Bad Veins are a rarity in today’s musical landscape: An act who didn’t set out to become critical darlings or the next “buzz” band, but managed to achieve both after only playing a handful of shows. However, despite the fact that Bad Veins’ music has been instantly embraced since their inception in late 2006, the duo of Benjamin Davis and Sebastien Schultz decided not to rush out the disc you’re currently holding in your hand. The result is Bad Veins, an album that’s unique but familiar, and not only lives up to the hype but surpasses it. Looking back, it’s hard to believe it all started out a little over two years ago in a non-descript attic in Cincinnati, Ohio.
The group was originally conceived by Davis as a solo project, yet after Bad Veins’ first gig he quickly realized he would need a collaborator—which is where drummer Schultz entered the picture. “I always loved watching Sebastien play in his old band because he is just such a dramatic drummer,” Davis reveals. “We hooked up one day and I showed him all the stuff I’d been working on. I muted the electronic percussion and let him play on top, and after the first practice these songs were way cooler than I ever imagined they could be,” he continues.
Bad Veins’ second gig was opening for Snowden, who were so impressed with the duo they instantly began singing their praises to anyone and everyone – especially in NYC. In no time, the band was performing at a showcase for the popular Manhattan-based web site Gothamist yet this was only their third show. From there, the palpable buzz surrounding the act spiraled out of control, eventually leading to five-figure grants, product endorsements and a deal with Dangerbird Records.
The immediate amorous response to Bad Veins may be directly linked to their live shows, specifically their ability to accurately replicate their luscious songs with some help from a third member: Irene. The lovingly named antique reel-to-reel player handles 50 to 70 extra tracks, allowing the dynamic duo to create their huge orchestrations the way they were intended.
A year after this duo’s first show, they found themselves at CMJ touted as “the breakout act of the event” on the Festival’s site – yet it was Davis who was taken most by surprise. Although they could have easily capitalized on the attention they were receiving, Davis and Schultz decided instead to work with the music licensing company Black Iris (who hired Davis as a freelance composer after hearing the first Bad Veins demos) and utilize the commercial company’s studios as well as expert engineers in Richmond, Virginia and Los Angeles, in order to fully realize this flawless collection of songs.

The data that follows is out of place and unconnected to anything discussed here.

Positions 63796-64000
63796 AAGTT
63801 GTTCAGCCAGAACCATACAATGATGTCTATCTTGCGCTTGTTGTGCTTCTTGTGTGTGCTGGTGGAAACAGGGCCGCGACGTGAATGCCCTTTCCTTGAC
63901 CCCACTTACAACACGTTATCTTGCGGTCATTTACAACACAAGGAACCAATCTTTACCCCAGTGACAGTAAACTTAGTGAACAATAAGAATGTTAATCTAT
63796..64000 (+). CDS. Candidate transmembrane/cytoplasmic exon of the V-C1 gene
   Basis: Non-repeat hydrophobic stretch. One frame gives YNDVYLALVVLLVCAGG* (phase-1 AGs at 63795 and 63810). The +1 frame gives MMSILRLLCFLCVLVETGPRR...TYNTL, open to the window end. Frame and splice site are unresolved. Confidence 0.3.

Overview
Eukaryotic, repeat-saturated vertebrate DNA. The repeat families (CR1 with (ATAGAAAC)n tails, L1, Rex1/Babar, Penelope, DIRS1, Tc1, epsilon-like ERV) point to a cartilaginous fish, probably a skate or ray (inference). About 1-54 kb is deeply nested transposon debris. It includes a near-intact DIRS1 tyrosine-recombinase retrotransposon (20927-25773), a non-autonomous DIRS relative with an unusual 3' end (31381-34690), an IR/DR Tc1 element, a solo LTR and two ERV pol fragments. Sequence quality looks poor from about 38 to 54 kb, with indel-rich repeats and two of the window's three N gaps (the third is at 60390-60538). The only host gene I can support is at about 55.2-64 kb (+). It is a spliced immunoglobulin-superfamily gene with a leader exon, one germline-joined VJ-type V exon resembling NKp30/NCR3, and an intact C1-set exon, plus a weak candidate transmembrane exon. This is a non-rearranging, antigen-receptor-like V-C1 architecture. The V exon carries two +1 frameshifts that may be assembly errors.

The finished album is as cerebral as it is visceral, and showcases what Bad Veins are capable of. “I’m so glad that we waited and made this record on our own terms,” says Schultz. From the military drum introduction of “Found” to the final rattle of “Go Home,” Bad Veins is a cohesive collection of songs that sounds more like a labor of love than an attempt to move units. This is especially evident with the album’s breakthrough single “Gold And Warm,” a track that unifies the best parts of the Killers and the Walkmen while retaining the band’s indie sensibility and landlocked Midwestern roots. Additionally, Bad Veins are also extremely proud that Dangerbird decided to release the album without changing a note, a fact that’s largely unprecedented but totally understandable.
That same attention to detail is applied to Bad Veins’ lyrics, which are rich in metaphor yet aren’t so ambiguous that you won’t understand what Davis is talking about. “I think there’s a common thread on the album that stems out of my personality,” he explains. “There are fears and insecurities involved in no matter what you do and I’m the kind of person who thinks about those things a lot – so they weed themselves into pretty much every song,” he continues. “I typically write about something that I’ve experienced, so they always have this woven element of my own personal demons.”
There’s no clear genre or box to stash this band into and even Bad Veins themselves aren’t exactly sure where they fit in. But, they can’t wait to start performing live and find out. “I think everyone from some indie kid in Ohio to a Williamsburg hipster can find something to latch onto with this record and enjoy it,” Schultz explains. “I don’t feel badly because we don’t fit in anywhere,” he continues, admitting that even if it ended tomorrow, Bad Veins have already accomplished more than they ever imagined. “If we can spend this next year on the road and see the world by playing the music we want to play, then we’ve already succeeded.”